The technology enables consumers to more efficiently capture and share images of outfits.

Neiman Marcus Group Inc., the high-end retail chain that is No. 41 in the Internet Retailer 2014 Top 500 Guide, has deployed technology called “Memory Mirror” that enables shoppers to digitally compare outfits and send those images to friends via e-mail and social media.

The chain has already installed the device in its Walnut Creek, CA, store, with “other rollouts scheduled later this month,” Neiman Marcus says. The technology comes from 2-year-old Silicon Valley-based company MemoMi; its founder and CEO, Salvador Nissi Vilcovsky, says he is working to deploy similar technology to “some of the largest brands in the world, including two of the five largest clothing brands,” though he declines to be more specific.

Neiman Marcus, like potential future retail clients, has put its Memory Mirror in a public area, not a dressing room. That’s because the device is a large screen with a camera pointed at the shopper. “We will offer a camera-less version that will allow you to browse and see your try-ons, virtualize them and share inside the fitting room, but never with a camera,” Vilcovsky says.

Here’s how the Memory Mirror works, taken from information provided by MemoMi and a video that shows the technology in action: Its camera and software “captures” a 360-degree view of a shopper in an outfit and the images can include the shopper in motion. Using hand gestures—the gestures in the video linked above vaguely recall how soldiers on patrol communicate without talking but through crisp movements of hands and fingers—the shopper can browse outfits already tried on and captured, sift through various views and angles, and otherwise compare potential purchases. The Memory Mirror also enables those shoppers to post images and “try-on videos” to social media, share via e-mail and save to mobile devices. The idea is to save the shoppers from repeatedly having to try on the same outfits in order to make a decision about what looks best and what to buy.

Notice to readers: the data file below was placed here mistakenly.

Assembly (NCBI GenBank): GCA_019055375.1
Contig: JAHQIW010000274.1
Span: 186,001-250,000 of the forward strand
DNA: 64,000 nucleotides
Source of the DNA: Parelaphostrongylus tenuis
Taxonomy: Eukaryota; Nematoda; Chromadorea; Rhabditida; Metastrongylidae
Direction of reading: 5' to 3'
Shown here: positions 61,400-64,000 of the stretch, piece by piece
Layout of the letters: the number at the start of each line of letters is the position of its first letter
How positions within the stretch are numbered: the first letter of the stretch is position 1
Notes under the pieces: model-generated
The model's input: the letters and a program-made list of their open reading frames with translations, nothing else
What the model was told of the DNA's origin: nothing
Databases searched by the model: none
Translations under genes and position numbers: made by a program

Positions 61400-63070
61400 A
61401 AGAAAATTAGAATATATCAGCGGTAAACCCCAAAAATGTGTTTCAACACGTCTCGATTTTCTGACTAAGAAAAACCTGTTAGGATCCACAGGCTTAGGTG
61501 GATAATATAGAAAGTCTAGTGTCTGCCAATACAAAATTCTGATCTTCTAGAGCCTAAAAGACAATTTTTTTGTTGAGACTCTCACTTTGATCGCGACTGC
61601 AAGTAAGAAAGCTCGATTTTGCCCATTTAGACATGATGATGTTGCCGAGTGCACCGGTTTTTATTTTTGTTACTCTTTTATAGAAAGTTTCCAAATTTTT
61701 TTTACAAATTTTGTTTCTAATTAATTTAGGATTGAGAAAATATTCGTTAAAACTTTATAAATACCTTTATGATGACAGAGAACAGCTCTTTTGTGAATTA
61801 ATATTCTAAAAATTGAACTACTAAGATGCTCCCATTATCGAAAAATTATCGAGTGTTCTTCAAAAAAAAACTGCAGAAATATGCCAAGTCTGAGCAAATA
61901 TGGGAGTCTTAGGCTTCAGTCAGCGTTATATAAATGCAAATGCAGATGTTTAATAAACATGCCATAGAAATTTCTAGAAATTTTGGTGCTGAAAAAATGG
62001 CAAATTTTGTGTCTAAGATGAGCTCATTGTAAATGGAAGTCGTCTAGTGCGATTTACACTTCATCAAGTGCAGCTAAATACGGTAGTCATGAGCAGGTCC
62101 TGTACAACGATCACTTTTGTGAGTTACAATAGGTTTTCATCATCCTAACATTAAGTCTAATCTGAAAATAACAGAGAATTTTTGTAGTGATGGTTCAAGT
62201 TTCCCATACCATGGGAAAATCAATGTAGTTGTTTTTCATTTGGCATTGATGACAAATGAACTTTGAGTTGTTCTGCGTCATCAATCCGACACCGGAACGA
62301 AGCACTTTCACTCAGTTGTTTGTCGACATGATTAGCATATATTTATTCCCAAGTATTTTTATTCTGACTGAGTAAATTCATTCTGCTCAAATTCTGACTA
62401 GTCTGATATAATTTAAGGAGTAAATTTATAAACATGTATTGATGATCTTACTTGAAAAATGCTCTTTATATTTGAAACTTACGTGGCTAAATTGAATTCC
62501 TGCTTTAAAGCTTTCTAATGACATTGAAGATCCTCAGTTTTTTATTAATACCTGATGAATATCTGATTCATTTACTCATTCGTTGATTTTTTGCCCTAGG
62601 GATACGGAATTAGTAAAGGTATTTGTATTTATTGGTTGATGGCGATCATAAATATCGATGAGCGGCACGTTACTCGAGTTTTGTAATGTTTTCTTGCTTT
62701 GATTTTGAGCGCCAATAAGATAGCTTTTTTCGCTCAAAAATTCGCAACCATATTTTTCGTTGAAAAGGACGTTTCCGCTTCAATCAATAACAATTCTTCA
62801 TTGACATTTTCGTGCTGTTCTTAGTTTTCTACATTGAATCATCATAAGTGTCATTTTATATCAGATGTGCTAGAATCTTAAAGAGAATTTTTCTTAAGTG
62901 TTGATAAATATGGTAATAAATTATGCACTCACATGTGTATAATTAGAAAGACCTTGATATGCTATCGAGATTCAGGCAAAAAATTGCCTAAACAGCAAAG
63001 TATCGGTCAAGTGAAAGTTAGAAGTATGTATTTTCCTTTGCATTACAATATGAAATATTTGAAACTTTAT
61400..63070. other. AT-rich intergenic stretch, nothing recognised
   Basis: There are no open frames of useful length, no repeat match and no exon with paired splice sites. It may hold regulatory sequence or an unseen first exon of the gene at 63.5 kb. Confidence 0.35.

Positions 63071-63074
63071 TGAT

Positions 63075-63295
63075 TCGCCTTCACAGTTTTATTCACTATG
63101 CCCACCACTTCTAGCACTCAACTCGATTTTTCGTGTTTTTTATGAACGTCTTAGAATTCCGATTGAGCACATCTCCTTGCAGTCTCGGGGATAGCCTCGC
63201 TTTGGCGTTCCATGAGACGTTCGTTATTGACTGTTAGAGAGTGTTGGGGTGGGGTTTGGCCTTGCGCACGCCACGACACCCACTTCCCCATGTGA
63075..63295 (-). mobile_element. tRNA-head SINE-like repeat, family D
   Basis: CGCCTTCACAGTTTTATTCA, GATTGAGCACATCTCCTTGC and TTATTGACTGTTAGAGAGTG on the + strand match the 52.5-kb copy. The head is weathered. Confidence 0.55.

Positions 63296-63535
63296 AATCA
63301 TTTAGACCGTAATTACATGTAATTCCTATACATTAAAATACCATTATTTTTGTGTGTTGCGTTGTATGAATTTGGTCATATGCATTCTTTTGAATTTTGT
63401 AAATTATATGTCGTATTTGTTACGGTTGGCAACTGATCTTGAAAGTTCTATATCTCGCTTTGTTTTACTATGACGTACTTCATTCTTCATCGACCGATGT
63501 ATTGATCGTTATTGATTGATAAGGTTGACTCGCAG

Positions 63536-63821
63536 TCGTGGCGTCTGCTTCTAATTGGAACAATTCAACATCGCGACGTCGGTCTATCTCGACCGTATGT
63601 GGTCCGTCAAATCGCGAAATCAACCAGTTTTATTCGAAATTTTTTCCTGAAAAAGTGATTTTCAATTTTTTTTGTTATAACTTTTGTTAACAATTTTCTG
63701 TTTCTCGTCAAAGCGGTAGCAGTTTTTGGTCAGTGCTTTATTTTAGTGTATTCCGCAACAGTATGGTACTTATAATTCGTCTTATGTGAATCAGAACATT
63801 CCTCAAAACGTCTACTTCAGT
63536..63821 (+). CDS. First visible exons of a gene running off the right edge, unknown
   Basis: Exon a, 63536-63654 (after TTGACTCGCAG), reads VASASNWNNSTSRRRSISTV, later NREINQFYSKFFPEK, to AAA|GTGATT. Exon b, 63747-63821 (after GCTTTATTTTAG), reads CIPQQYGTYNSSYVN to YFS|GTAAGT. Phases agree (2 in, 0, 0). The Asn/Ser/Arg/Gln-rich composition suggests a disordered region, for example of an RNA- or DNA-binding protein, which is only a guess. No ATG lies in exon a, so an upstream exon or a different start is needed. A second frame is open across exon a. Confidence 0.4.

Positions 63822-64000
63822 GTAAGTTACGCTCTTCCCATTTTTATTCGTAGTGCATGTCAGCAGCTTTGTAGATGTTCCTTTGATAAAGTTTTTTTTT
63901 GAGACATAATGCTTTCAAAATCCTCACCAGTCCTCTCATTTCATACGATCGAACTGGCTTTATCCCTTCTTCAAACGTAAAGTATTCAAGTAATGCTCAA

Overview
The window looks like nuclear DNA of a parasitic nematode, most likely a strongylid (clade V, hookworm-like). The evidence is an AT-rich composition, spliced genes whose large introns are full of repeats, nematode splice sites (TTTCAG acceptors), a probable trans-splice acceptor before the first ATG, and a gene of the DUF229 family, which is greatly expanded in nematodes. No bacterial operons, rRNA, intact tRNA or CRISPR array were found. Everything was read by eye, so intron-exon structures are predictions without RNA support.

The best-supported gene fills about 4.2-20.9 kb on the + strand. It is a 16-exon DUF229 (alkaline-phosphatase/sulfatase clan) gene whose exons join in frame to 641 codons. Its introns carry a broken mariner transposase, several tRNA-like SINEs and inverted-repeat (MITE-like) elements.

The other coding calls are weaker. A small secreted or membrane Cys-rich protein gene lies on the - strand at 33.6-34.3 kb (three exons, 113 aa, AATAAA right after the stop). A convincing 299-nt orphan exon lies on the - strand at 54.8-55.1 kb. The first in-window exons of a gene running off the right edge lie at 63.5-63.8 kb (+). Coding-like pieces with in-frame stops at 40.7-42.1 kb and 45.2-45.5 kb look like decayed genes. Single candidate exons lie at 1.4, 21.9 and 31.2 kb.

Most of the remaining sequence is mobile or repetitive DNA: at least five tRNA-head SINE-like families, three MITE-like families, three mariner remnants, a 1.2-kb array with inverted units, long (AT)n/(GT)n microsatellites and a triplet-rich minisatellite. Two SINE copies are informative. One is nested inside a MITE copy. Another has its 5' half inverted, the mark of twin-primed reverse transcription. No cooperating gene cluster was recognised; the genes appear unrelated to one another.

Retail clients also gain benefits from the technology, MemoMi says. Data from Memory Mirror sessions can help retailers not only better understand which styles appeal to shoppers but enable merchants to craft product recommendations or offer relevant coupons for items tried on but not bought. (Shoppers using the technology decide whether to share such information as gender, age and body type.) In addition, “sales associates are able to take video or still images of merchandise on a model or a hanger and send it to customers with their permission,” says a spokeswoman for Neiman Marcus.


Neither Vilcovsky nor Neiman Marcus would provide details about the cost of the technology.

The deployment of the Memory Mirror technology is the latest of several e-commerce initiatives for Neiman Marcus. It has, for instance, given sales associates iPhones with a customized mobile app that provides information on a customer’s shopping history. Also last year, the retailer added a feature to its mobile app called “Snap. Find. Shop.” The feature allows a customer to take a picture of an item she likes and buy it right away. The company uses image-recognition software developer Slyce to provide the 3-D visual search technology that enables the shopper to take a picture of a shoe or a handbag and provide her several similar options that she can purchase right away.